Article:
Transport at Nanoscale Interfaces Laboratory

Effects of gamma irradiations on reactive pulsed laser deposited vanadium dioxide thin films

Madiba, I.G., Émond, N., Chaker, M., Thema, F.T., Tadadjeu, S.I., Muller, U., Zolliker, P., Braun, A.,Kotsedi, L., Maaza, M.

 Applied Surface Science, 411, 271-278.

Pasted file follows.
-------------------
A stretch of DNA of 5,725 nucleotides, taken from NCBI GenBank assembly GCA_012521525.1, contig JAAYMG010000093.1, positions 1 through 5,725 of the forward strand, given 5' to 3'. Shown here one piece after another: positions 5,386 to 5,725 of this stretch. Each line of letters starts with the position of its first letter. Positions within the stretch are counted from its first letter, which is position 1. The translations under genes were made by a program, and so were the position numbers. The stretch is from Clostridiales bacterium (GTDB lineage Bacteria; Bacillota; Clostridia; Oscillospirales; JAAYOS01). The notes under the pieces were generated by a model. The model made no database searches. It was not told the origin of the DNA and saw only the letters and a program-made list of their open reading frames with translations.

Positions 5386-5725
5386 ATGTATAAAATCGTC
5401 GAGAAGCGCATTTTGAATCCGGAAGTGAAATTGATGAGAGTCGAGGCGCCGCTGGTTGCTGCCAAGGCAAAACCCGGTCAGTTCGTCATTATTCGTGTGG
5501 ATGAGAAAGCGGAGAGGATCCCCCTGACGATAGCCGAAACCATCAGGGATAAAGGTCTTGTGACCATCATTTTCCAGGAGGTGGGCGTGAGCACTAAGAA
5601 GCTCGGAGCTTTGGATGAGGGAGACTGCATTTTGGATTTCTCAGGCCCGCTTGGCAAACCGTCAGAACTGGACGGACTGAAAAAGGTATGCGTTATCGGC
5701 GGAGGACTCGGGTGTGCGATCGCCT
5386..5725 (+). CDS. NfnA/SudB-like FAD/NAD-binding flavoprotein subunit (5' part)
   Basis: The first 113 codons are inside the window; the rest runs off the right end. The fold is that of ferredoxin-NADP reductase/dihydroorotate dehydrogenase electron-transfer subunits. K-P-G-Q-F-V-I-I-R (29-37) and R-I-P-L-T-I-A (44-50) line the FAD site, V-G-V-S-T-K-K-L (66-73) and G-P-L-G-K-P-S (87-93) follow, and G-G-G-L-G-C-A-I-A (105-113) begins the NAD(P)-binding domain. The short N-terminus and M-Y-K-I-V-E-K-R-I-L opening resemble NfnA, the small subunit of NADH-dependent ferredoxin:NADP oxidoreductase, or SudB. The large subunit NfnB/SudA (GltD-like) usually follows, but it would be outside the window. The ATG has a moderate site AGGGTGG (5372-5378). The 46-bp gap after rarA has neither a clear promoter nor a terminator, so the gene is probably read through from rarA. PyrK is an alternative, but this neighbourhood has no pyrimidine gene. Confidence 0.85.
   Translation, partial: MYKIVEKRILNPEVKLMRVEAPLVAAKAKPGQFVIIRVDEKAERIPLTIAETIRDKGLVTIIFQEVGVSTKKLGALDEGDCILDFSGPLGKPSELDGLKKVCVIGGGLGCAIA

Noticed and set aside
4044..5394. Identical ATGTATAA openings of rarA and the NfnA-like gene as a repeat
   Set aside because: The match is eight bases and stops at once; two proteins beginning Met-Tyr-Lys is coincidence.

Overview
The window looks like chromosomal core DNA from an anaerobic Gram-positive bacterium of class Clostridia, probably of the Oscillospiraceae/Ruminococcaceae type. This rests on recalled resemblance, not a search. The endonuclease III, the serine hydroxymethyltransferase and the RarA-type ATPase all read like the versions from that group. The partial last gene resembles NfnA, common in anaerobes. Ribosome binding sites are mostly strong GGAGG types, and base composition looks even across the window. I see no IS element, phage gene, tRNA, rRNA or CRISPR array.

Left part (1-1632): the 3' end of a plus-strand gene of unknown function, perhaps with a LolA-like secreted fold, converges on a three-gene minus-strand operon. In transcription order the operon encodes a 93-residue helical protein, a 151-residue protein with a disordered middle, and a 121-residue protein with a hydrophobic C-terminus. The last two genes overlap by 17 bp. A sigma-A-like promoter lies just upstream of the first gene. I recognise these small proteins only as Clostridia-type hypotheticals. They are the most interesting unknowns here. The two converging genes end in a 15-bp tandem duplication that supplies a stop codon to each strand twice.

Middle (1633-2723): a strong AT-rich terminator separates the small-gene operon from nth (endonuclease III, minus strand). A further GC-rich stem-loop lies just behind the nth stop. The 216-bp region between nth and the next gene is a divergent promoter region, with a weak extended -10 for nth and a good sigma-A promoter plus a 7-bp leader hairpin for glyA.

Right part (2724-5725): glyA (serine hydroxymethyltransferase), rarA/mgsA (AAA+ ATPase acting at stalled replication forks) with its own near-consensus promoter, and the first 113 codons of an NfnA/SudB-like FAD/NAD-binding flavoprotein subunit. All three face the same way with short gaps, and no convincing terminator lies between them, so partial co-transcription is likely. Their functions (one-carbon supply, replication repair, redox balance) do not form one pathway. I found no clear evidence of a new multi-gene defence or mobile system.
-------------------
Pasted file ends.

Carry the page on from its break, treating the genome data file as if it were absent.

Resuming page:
Vanadium oxide films are considered suitable coatings for various applications such as thermal protective coating of small spacecrafts because of their thermochromic properties. While in outer space, such coating will be exposed to cosmic radiations which include γ-rays. To study the effect of these γ-rays on the coating properties, we have deposited vanadium dioxide (VO2) films on silicon substrates and subjected them to extensive γ-irradiations with typical doses encountered in space missions. The prevalent crystallographic phase after irradiation remains the monoclinic VO2 phase but the films preferential orientation shifts to lower angles due to the presence of disordered regions caused by radiations. Raman spectroscopy measurements also evidences that the VO2 structure is slightly affected by gamma irradiation. Indeed, increasing the gamma rays dose locally alters the crystalline and electronic structures of the films by modifying the V–V inter-dimer distance, which in turns favours the presence of the VO2 metallic phase. From the XPS measurements of V2p and O1s core level spectra, an oxidation of vanadium from V4+ towards V5+ is revealed. The data also reveal a hydroxylation upon irradiation which is corroborated by the vanishing of a low oxidation state peak near the Fermi energy in the valence band. Our observations suggest that gamma radiations induce the formation of Frenkel pairs. Moreover, THz transmission measurements show that the long range structure of VO2 remains intact after irradiation whilst the electrical measurements evidence that the coating resistivity decreases with gamma irradiation and that their transition temperature is slightly reduced for high gamma ray doses. Even though gamma rays are only one of the sources of radiations that are encountered in space environment, these results are very promising with regards to the potential of integration of such VO2 films as a protective coating for spacecrafts.